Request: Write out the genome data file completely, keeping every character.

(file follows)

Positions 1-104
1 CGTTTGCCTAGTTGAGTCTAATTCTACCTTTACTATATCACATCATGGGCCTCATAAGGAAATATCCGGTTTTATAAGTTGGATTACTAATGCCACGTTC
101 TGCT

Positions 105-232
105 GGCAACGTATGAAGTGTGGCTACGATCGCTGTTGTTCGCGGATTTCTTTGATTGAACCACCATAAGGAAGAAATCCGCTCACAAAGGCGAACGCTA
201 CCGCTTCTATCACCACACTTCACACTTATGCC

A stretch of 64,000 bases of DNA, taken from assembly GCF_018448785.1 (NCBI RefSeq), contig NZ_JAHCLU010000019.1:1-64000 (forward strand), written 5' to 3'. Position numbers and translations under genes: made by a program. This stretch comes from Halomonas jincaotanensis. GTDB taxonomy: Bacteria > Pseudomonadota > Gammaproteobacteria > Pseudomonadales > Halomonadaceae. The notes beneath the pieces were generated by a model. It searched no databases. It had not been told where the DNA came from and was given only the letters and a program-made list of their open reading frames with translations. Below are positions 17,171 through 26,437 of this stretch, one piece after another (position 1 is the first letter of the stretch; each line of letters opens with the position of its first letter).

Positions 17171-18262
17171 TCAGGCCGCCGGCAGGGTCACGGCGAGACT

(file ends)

Positions 1-104
1 CGTTTGCCTAGTTGAGTCTAATTCTACCTTTACTATATCACATCATGGGCCTCATAAGGAAATATCCGGTTTTATAAGTTGGATTACTAATGCCACGTTC
101 TGCT

Positions 105-232
105 GGCAACGTATGAAGTGTGGCTACGATCGCTGTTGTTCGCGGATTTCTTTGATTGAACCACCATAAGGAAGAAATCCGCTCACAAAGGCGAACGCTA
201 CCGCTTCTATCACCACACTTCACACTTATGCC

A stretch of 64,000 bases of DNA, taken from assembly GCF_018448785.1 (NCBI RefSeq), contig NZ_JAHCLU010000019.1:1-64000 (forward strand), written 5' to 3'. Position numbers and translations under genes: made by a program. This stretch comes from Halomonas jincaotanensis. GTDB taxonomy: Bacteria > Pseudomonadota > Gammaproteobacteria > Pseudomonadales > Halomonadaceae. The notes beneath the pieces were generated by a model. It searched no databases. It had not been told where the DNA came from and was given only the letters and a program-made list of their open reading frames with translations. Below are positions 17,171 through 26,437 of this stretch, one piece after another (position 1 is the first letter of the stretch; each line of letters opens with the position of its first letter).

Positions 17171-18262
17171 TCAGGCCGCCGGCAGGGTCACGGCGAGACT